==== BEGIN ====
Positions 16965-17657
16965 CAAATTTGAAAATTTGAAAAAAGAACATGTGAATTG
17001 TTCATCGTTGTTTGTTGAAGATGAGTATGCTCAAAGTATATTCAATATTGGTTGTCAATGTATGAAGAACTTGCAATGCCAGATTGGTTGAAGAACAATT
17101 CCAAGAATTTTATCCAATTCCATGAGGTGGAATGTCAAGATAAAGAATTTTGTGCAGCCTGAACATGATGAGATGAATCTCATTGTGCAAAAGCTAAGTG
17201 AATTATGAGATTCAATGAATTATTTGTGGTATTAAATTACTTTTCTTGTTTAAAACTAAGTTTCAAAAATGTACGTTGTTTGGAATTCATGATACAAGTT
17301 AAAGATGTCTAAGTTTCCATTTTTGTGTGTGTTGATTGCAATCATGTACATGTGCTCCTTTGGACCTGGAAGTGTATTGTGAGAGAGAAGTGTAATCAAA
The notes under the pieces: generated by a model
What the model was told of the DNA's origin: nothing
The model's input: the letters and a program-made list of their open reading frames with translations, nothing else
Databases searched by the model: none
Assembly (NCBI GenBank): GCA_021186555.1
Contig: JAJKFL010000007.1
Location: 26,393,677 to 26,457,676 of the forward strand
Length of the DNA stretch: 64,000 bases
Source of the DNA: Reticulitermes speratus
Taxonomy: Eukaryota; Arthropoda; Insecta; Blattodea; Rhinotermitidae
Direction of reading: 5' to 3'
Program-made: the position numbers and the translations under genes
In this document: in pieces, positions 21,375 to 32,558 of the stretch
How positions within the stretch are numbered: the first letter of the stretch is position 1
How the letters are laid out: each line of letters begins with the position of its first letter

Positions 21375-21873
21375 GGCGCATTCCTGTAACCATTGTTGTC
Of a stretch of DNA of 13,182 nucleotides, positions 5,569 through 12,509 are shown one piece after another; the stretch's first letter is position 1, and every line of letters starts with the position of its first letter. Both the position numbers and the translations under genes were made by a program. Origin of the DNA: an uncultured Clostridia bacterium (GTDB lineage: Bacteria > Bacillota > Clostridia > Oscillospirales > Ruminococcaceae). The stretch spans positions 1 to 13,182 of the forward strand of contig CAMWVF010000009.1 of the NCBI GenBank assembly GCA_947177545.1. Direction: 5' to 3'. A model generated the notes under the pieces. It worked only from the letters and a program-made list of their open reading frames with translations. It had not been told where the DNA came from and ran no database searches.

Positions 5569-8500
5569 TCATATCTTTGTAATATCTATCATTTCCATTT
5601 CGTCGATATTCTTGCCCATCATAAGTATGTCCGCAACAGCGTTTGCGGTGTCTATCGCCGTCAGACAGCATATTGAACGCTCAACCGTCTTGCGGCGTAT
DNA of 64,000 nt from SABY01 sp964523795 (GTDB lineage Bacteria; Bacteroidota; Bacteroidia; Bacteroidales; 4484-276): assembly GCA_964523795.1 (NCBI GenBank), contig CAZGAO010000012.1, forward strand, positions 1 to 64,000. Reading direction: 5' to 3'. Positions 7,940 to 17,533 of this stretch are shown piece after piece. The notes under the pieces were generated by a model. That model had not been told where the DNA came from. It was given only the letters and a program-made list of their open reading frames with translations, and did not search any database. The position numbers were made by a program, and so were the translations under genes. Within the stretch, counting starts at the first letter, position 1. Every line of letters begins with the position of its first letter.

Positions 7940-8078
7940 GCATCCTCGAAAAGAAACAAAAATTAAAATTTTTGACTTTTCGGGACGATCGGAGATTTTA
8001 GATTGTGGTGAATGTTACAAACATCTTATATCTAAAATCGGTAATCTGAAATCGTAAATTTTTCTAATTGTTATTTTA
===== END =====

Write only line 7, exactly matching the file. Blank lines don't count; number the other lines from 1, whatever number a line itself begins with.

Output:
The notes under the pieces: generated by a model